Transactional Model of Stress and Coping - 2 Pages

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Question Description

For the fifth assignment, you will describe the concepts of the Transactional Model of Stress and Coping applied to your health behavior. Make a plan to manage stress and garner social support.

In your own words, describe how stress affects health behavior in general.

  • Define and apply each of the concepts in the Transactional Model of Stress and Coping (i.e., primary appraisal, secondary appraisal, coping efforts [problem management, emotional regulation, and meaning-based coping], outcomes of coping/adaptation, dispositional coping styles [optimism, benefit finding, information seeking].
  • Describe your level of confidence in your ability to change your behavior.

Use APA format for the in-text referencing and the reference list. You should be using reputable sources such as Centers for Disease Control (and other .gov resources)


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Running head: TRANSACTIONAL MODEL Transactional Model of Stress and Coping: Increasing Water Intake Student Name National University 1 TRANSACTIONAL MODEL 2 Transactional Model of Stress and Coping: Increasing Water Intake Stress and how it affects health can differ from person to person. Some people can handle and cope with stress very easily, while others can become physically or emotionally ill (Glanz et al., 2015). It depends on how the person interprets the stressor, how the stressor unfolds, and whether it is short or long term (Glanz, et al., 2015). Some people may initially cope with the stress well initially, but if it continues they may eventually feel the negative physical, emotional, and social impacts of it. Conversely, others may not be able to cope with the initial onset of the stress, but then adapt to it if it continues. It is completely dependent on the person (Glanz, et al., 2015). Transactional Model of Stress and Coping According to Glanz, Rimer, and Viswanath (2015) the Transactional Model of Stress and Coping is a “classic framework for evaluating processes of coping with stressful events (p. 226). The key constructs of this model are primary appraisal, secondary appraisal, coping efforts, outcomes of coping (adaptation), and dispositional coping styles (Glanz, et al., 2015). By using these constructs to help evaluate and cope with my stress triggers it allows me to continue forward in changing my health behavior. Primary and Secondary Appraisals There are a few stressors that affect my health behavior, but the one that causes the most stress and most disruption in my health behavior is when a deadline is coming up at work. The primary appraisal of this stressor includes how I evaluate how significant it is (Glanz et al., 2015). Depending on the project and deadline, my primary appraisal may be different. However, I am going to speak in particular about a deadline that I have coming up for an end of fiscal year project. My perception of this project (the stressor) is negative, and therefore results TRANSACTIONAL MODEL 3 in distress (Glanz, et al., 2015). This distress often results in me meeting my friends more often for Happy Hour (aka more fatty appetizers), or to stress eating, which usually includes fast (fried) food. The secondary appraisal of this stressor includes how I evaluate my level of control over the stressor, and if resources are available to me in order to deal with the stressor (Glanz, et al., 2015). When evaluating this stressor, I have a lot of control over the project itself, but not over my ability to change it or the deadline. Unfortunately, when I am feeling very overwhelmed by this project, I don’t have the ability to cope with this. Everyone is also busy at work so it is hard to find support from my coworkers. I want to impress my boss, so I don’t want to bother her with small details that might communicate that I do not know what I am doing. In addition, everyone in my family is busy and has their own stress. I need to be strong for them, and I do not want to bring home any of my stress from work. Because I lack resources to help me deal with this stressor, I often turn to food, particularly high fat foods. Coping Efforts Coping efforts are defined by Glanz et al., (2015) as, “actual strategies used to mediate primary and secondary appraisals” (p. 227). There are three coping efforts described by the model: 1) problem management; 2) emotional regulation; and, 3) meaning-based coping (Glanz, et al., 2015). In terms of coping efforts, I have turned to problem management often. This has included seeking out information that will help me on my project as well as actively coping at work through organizing a to-do list and working in 45 minute chunks with 15 minute breaks. I have also turned to emotional regulation by venting my stress and emotion to my friends during Happy Hours after work. In addition, I have engaged in meaning-based coping by TRANSACTIONAL MODEL 4 turning to my faith and focusing on a family vacation that my husband planned for this summer after my deadline. Outcomes of Coping Outcomes of coping, or adaptation, consists of things such as emotional well-being, health behaviors, and functional status (Glanz, et al., 2015). Because of the coping strategies I engage in such as problem management, emotional regulation, and meaning based coping have rmostly resulted in short-term positive adaptation to the stressor (Glanz, et al., 2015). Dispositional Coping Styles Dispositional coping styles are defined as, “generalized ways of behaving that can affect emotional or functional reaction to a stressor: relatively stable across time and situations” (Glanz, et al., 2015, p. 227). There are three coping styles: 1) optimism; 2) benefit finding; and, 3) information seeking (Glanz, et al., 2015). I tend to engage most in benefit finding, which is the “identification of positive life changes that have resulted from major stressors” (Glanz, et al., 2015, p. 227). I try really hard to look at things that are stressful, particularly this project at work, and find something positive in it. This keeps me motivated. For instance, during this project, I like to see it as a positive thing overall because the time at work moves quickly when I am busy, and when I am busy I am less likely to take longer breaks for lunch with my coworkers (eating fatty foods). Conclusion In conclusion, by applying the Transactional Model of Stress and Coping to my chosen behavior it becomes easier to recognize my stress triggers and adapt or eliminate them. Through using the constructs and coping methods I am more confident in my ability to overcome the stress related to my project, which contributes to my unhealthy (high saturated fat) eating TRANSACTIONAL MODEL patterns. I didn’t realize the toll that stress takes on myself and my eating, and if I am able to better deal with my stress, changing my behavior can be easier. 5 TRANSACTIONAL MODEL 6 References Glanz, K. Rimer, B. K., & Viswanath, K. (2015). Health Behavior: Theory, Research, and Practice (5th ed.). San Francisco, CA: Jossey-Bass ...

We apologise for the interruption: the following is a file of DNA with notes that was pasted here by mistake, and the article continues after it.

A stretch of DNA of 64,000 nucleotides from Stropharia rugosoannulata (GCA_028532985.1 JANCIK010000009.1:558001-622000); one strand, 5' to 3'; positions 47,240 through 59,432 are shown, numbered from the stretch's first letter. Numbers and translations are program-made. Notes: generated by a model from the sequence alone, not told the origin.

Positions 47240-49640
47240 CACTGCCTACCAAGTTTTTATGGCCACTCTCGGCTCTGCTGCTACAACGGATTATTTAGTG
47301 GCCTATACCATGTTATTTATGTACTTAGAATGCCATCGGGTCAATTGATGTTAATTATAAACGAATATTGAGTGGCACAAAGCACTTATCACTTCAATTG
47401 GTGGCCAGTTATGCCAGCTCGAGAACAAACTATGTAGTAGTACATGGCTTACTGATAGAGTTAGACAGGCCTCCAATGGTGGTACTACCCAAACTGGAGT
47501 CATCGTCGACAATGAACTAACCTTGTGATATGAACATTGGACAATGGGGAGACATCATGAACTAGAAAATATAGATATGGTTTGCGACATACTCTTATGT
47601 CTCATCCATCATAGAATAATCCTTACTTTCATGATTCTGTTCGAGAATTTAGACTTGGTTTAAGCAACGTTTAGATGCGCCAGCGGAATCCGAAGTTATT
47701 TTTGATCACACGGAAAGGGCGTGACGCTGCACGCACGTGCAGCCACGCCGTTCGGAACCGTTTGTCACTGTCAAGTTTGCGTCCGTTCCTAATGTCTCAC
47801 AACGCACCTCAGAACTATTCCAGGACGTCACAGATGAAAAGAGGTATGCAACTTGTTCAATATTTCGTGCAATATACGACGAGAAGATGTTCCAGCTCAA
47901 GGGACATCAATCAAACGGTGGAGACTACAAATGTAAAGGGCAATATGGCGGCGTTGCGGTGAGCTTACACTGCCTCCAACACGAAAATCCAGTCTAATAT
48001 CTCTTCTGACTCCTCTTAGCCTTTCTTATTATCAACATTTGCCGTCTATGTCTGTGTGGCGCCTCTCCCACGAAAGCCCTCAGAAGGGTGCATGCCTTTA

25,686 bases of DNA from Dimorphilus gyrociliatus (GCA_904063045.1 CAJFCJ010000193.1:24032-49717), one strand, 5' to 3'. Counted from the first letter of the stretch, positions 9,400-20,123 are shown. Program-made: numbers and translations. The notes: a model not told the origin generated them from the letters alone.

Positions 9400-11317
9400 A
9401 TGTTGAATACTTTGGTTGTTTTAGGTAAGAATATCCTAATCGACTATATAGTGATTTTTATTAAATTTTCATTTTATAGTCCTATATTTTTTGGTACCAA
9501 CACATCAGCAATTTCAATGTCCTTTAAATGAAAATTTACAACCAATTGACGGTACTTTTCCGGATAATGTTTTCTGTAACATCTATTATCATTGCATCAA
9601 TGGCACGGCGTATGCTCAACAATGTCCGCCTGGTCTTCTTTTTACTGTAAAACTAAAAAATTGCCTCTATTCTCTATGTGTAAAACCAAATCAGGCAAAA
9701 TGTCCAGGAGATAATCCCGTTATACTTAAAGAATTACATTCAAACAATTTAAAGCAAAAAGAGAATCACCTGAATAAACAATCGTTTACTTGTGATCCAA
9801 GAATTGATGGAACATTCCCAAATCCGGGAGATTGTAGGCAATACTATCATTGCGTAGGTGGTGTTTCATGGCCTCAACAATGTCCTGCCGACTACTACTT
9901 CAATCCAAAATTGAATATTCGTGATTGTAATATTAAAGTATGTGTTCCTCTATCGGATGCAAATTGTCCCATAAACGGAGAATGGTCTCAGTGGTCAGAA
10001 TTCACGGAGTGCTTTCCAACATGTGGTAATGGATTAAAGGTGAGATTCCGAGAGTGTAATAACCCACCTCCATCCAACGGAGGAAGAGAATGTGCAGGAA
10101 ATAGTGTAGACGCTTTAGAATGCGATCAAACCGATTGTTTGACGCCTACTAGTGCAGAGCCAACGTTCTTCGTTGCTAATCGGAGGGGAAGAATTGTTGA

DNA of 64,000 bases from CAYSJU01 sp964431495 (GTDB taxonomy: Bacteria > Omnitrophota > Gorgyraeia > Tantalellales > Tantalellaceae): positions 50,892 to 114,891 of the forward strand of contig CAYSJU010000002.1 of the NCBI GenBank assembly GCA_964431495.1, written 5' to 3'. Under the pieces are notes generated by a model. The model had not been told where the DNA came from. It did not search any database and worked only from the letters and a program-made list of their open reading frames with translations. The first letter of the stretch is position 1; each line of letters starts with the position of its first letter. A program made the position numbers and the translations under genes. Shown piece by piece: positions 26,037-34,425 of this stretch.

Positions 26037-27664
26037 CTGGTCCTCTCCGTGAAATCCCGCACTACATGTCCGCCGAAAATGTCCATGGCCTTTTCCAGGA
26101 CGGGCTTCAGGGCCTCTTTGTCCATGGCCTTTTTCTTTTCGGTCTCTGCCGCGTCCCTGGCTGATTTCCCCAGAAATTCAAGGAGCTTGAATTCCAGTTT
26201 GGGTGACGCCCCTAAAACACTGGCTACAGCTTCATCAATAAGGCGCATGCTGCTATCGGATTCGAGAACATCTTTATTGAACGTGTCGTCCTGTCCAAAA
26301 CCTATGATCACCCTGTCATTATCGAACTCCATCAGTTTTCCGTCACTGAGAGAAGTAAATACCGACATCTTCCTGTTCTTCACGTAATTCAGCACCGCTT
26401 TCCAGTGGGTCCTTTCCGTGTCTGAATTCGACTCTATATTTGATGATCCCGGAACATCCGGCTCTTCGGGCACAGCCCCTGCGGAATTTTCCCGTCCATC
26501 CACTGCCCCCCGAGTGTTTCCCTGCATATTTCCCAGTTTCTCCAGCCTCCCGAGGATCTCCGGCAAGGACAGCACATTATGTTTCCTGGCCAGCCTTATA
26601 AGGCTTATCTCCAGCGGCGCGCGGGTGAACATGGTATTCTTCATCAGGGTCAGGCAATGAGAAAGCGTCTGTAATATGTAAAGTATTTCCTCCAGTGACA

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School: UIUC

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Outline

Introduction
Body
Conclusion
References


Running Head: TRANSACTIONAL MODELS

1

Transactional Model of Stress and Coping
Student’s Name:
Institution:

2

TRANSACTIONAL MODELS

Transactional Model of Stress and Coping
Stress and its effect on health differ from person to person mainly due to the varying
degree of stress different settings (workplace or academics) exert on individuals. While some
people may cope quite well with stress, other individuals often develop physically as well as
mental illnesses. However, even for the least susceptible individuals, continued exposure to the
stressor can have adverse effects. Elsewhere, arsome resilient individuals time and again learn to
cope with stress whenever the stressor persists despite initial vulnerability to the stress (Glanz et
al., 1991).
Transactional Model of Stress and Coping
The transactional model of stress coping has the following comp...